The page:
5. 5. I moved here at your age, soon after graduating fromOccidental College in Los Angeles. I was raised in SanFernando, California. [Let’s not do the math on my age – Iam still your age at heart!] I studied public policy in college and landed my first jobwith the National Council of La Raza – I moved to theopposite end of the country from where I grew up. From there, I assumed the role of executive director of theCongressional Hispanic Caucus, working with the Latinomembers of Congress on the Latino legislative agenda. I was appointed to serve as senior advisor to EnergySecretary Bill Richardson. Prior to joining CHCI, I workedfor the Dewey Square group on strategic policy andlegislative initiatives for Fortune 100 companies and topassociations.
  6. 6. For the last eight years, I have led the growth strategy forCHCI, a high-performing and impactful national nonprofitorganization. In this role and many past roles, I havebeen privileged to work with the top leaders from everysector, from members of Congress to top executives incorporate America, and labor unions. I have met severalUS Presidents, Cabinet Members and worked with topofficials. Now, my path to these roles was not an obvious one. Iam an immigrant and child of farmers and ranchers – hijade campesinos. I was born in rural, northernJalisco, Mexico. My family moved to the United Stateswhen I was four along with my five brothers and sisters.We were undocumented – we moved here to reunite thefamily.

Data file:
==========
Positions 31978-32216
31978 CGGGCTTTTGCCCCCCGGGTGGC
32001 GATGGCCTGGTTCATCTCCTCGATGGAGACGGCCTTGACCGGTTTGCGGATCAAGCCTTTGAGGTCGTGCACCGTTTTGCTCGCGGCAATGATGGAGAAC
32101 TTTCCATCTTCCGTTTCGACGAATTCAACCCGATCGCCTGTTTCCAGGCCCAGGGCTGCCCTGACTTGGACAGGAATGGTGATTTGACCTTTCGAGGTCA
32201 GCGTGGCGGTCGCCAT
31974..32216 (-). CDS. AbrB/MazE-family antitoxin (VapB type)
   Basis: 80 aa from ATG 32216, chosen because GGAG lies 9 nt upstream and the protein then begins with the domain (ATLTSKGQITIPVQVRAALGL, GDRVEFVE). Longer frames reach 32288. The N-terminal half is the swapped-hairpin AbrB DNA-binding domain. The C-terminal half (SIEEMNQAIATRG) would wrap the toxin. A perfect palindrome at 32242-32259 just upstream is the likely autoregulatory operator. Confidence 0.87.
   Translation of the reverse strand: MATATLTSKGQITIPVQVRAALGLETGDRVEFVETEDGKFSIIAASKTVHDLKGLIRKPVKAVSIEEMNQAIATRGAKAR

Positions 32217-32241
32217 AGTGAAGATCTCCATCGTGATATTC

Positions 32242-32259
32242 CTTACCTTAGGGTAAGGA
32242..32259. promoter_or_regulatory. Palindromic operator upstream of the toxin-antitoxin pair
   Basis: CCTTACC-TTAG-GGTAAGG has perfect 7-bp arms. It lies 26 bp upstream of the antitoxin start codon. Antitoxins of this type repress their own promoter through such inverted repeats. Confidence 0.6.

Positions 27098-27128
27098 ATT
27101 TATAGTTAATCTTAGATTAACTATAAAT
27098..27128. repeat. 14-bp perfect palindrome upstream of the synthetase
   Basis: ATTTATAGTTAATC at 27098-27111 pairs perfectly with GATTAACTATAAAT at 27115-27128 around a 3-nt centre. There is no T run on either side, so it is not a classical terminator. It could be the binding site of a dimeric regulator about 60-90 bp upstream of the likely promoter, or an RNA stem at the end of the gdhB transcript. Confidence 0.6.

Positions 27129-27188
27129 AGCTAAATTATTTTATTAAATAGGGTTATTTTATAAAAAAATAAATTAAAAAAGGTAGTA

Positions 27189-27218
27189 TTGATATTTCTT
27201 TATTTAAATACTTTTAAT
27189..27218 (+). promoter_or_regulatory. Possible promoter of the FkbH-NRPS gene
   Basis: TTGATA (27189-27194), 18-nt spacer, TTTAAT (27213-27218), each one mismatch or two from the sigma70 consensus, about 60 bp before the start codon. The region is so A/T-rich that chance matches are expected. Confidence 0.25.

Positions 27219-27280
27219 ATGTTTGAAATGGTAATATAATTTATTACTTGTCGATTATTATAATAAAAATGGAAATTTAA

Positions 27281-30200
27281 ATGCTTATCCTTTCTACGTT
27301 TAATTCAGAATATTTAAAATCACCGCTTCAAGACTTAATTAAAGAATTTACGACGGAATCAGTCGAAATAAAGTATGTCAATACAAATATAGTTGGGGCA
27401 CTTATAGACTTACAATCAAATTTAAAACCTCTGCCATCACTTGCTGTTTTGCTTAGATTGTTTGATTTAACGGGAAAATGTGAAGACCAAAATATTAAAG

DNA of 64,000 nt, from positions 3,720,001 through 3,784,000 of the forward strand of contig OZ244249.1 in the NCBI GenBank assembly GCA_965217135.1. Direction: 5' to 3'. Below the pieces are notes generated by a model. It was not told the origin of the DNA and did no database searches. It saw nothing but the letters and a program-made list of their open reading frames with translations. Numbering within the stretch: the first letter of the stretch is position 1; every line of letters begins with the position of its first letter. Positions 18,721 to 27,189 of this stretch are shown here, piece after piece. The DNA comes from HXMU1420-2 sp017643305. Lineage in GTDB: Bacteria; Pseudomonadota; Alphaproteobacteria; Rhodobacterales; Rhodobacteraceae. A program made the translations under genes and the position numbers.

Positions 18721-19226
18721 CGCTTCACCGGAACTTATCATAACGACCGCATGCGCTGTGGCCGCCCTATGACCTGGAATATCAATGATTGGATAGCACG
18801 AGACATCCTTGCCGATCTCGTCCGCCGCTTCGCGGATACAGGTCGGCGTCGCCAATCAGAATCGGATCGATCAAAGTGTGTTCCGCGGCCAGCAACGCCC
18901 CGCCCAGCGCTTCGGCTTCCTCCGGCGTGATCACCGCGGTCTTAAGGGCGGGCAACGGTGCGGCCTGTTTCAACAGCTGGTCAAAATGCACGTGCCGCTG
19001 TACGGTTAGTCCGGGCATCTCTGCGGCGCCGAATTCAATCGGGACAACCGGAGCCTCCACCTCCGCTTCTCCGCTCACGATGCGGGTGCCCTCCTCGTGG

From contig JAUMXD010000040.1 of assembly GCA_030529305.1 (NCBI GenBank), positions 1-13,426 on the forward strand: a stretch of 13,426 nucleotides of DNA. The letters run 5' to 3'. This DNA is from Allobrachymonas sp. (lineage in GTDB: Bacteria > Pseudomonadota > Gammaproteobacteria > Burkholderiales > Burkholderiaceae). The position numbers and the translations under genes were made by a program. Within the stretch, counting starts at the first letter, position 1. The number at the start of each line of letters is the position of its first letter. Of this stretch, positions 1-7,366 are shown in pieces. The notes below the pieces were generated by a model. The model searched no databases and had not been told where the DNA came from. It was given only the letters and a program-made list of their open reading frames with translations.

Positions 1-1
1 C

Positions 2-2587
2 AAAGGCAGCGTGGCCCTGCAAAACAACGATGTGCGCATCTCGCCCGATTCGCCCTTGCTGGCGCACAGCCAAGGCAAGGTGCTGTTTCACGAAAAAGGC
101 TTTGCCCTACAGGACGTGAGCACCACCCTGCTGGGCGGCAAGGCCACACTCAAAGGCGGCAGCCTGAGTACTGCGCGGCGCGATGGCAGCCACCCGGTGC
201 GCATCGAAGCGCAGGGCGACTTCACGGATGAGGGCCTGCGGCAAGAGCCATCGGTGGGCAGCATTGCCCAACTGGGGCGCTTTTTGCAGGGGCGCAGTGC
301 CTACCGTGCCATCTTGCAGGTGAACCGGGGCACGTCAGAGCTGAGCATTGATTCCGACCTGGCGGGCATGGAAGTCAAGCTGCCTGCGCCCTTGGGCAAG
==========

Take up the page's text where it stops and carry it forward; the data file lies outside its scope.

7. 7. My father worked as a landscape laborer. At our dinnertable, we did not have conversations about politics orreceive advice on education and career. My parents focusedon providing for the family. They sacrificed a great deal sothat we could one day advance. My eldest sister was valedictorian of her high school classand undocumented when she was applying to colleges. Shewas lucky that our immigration paperwork was finallyapproved after a 10-year struggle. We all advanced toattend college. My story is like that of many of yours, or your parents.Dorothy Height also said, “Greatness is not measured bywhat you accomplish, but by the opposition [you]overcome.” Your parents or grandparents strived for a betterlife so that you would have the opportunity to strive forgreatness.